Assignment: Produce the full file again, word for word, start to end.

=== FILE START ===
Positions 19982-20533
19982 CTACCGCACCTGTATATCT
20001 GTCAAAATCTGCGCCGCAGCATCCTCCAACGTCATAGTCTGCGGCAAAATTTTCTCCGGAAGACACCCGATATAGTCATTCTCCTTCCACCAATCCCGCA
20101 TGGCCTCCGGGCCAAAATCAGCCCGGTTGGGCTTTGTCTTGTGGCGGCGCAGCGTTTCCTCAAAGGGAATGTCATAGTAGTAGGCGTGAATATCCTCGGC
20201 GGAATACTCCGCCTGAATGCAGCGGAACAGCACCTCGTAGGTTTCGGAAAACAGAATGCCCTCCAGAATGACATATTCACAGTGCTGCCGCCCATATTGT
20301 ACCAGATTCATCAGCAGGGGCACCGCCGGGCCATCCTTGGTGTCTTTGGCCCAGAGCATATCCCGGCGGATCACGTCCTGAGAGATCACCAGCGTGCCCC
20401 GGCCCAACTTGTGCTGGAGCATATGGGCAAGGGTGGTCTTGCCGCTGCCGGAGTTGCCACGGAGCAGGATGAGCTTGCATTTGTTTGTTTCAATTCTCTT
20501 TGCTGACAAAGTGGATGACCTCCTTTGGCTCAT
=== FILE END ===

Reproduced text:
Positions 19982-20533
19982 CTACCGCACCTGTATATCT
20001 GTCAAAATCTGCGCCGCAGCATCCTCCAACGTCATAGTCTGCGGCAAAATTTTCTCCGGAAGACACCCGATATAGTCATTCTCCTTCCACCAATCCCGCA
20101 TGGCCTCCGGGCCAAAATCAGCCCGGTTGGGCTTTGTCTTGTGGCGGCGCAGCGTTTCCTCAAAGGGAATGTCATAGTAGTAGGCGTGAATATCCTCGGC
20201 GGAATACTCCGCCTGAATGCAGCGGAACAGCACCTCGTAGGTTTCGGAAAACAGAATGCCCTCCAGAATGACATATTCACAGTGCTGCCGCCCATATTGT
20301 ACCAGATTCATCAGCAGGGGCACCGCCGGGCCATCCTTGGTGTCTTTGGCCCAGAGCATATCCCGGCGGATCACGTCCTGAGAGATCACCAGCGTGCCCC
20401 GGCCCAACTTGTGCTGGAGCATATGGGCAAGGGTGGTCTTGCCGCTGCCGGAGTTGCCACGGAGCAGGATGAGCTTGCATTTGTTTGTTTCAATTCTCTT
20501 TGCTGACAAAGTGGATGACCTCCTTTGGCTCAT